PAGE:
Japan’s Timeless Traditions
The Zen Garden
It is the essence of aesthetic minimalism: addition through subtraction. The Zen Garden, also known as the Japanese Rock Garden or Dry Landscape, embraces the principles of Japanese aestheticism. The Karesansui style, for instance, uses only rocks and sand. Patterns are made in the sand to depict ripples and waves. This stems from a belief that the essence of water can be expressed more vividly through its absence. Closely associated with Zen Buddhism, many of the most famous Japanese rock gardens can be found in temples. In this serene setting, nature is simple and beauty is timeless.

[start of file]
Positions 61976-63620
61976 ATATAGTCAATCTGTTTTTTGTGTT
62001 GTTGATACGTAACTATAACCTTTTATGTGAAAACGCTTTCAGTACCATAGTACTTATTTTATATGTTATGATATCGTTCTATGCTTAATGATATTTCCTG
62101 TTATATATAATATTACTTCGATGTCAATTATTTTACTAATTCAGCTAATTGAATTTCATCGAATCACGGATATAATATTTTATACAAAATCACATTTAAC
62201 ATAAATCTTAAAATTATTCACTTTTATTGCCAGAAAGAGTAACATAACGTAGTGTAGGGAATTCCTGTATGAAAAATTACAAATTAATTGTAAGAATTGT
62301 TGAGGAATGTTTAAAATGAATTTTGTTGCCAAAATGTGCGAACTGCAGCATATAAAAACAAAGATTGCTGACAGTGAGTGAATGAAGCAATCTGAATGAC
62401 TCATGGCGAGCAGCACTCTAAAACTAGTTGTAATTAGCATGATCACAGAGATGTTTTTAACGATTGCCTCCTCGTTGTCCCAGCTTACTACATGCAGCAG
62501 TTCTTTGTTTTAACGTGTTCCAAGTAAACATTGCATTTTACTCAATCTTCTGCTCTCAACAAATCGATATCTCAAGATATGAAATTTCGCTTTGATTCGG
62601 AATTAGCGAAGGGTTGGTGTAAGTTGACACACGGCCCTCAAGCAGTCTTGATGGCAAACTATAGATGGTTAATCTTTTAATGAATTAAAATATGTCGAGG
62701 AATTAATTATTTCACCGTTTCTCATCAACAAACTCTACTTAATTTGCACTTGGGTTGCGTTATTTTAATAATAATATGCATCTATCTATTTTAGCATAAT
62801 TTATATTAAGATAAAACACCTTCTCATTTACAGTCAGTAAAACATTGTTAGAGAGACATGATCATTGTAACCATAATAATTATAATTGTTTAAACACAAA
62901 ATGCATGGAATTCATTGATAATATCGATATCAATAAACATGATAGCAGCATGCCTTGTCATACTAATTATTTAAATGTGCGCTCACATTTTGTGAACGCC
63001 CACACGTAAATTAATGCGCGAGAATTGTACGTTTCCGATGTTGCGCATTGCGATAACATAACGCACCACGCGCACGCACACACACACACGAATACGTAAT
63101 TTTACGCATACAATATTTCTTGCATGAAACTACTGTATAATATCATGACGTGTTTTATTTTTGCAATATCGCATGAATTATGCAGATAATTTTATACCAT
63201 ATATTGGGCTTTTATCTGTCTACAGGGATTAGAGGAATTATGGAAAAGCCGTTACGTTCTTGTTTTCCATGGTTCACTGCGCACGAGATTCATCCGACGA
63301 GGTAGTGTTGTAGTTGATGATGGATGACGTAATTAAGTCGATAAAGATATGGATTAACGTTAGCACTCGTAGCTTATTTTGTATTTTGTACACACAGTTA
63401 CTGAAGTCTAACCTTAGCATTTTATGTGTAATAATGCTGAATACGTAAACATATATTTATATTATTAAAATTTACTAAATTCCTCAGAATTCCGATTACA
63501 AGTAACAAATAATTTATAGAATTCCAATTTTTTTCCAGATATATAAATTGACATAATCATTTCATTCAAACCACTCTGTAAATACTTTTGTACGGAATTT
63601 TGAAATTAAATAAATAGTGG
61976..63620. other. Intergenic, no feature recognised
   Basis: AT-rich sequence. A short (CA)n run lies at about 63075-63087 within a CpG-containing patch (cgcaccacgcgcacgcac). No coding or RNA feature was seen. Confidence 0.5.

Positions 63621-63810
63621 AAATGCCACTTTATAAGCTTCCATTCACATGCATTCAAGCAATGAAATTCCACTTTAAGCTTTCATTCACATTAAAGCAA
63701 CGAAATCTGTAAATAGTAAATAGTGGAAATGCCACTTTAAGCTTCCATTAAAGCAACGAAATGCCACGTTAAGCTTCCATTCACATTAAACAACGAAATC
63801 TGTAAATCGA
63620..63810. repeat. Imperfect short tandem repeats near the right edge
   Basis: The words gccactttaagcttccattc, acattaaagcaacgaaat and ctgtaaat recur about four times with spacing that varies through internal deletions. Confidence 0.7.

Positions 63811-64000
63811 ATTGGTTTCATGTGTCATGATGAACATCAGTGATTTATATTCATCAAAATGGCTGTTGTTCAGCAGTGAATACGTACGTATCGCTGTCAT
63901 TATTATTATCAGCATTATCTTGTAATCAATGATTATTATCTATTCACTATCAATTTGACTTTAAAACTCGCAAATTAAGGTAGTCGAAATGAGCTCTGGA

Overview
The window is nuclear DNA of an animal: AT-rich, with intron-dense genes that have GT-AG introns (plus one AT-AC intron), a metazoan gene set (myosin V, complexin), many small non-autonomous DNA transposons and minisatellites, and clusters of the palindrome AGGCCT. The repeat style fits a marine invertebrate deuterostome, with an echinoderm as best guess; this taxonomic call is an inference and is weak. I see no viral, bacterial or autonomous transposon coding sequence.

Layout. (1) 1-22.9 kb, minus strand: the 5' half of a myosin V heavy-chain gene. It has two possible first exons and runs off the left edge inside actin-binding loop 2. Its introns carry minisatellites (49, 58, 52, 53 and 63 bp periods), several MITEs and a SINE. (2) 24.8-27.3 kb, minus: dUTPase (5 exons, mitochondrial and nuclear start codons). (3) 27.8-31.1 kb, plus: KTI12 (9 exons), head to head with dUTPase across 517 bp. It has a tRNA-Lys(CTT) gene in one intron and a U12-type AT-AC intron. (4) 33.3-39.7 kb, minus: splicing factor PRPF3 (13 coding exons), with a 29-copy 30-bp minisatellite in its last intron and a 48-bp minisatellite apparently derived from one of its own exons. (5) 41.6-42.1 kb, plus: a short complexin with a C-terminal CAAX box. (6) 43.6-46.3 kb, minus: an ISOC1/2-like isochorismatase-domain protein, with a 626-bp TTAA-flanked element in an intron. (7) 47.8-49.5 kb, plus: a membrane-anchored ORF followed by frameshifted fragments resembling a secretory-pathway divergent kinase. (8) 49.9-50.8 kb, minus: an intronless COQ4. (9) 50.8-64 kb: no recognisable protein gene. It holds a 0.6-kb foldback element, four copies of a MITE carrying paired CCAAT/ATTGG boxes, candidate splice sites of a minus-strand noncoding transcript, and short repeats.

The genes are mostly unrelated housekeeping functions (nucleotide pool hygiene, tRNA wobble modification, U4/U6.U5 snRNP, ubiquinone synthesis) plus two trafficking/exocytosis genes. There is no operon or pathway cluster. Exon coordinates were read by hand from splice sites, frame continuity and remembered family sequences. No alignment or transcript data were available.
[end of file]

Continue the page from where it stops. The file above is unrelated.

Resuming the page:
With Subtraction, Beauty Is Added
The Zen Garden is often associated with the difficult-to-translate Japanese term, wabi-sabi, which refers to the beauty of imperfection. Wabi-sabi celebrates the flawed, the impermanent, the rustic and the melancholy. In the case of the Zen Garden, it reminds us that beauty is found in the absence of materials, rather than in their abundance; in transient states rather than permanent ones. To many, however, wabi-sabi is not merely an aesthetic code; it is a philosophical characterization of life itself.
The Riples of Time
Water-inspired ripples of the Zen Garden enhance the tranquil dial face of the Seiko Presage—available in harmonious white and peaceful black. Simple yet sublime, these dials create a graceful reminder that less is more. And that true beauty is timeless.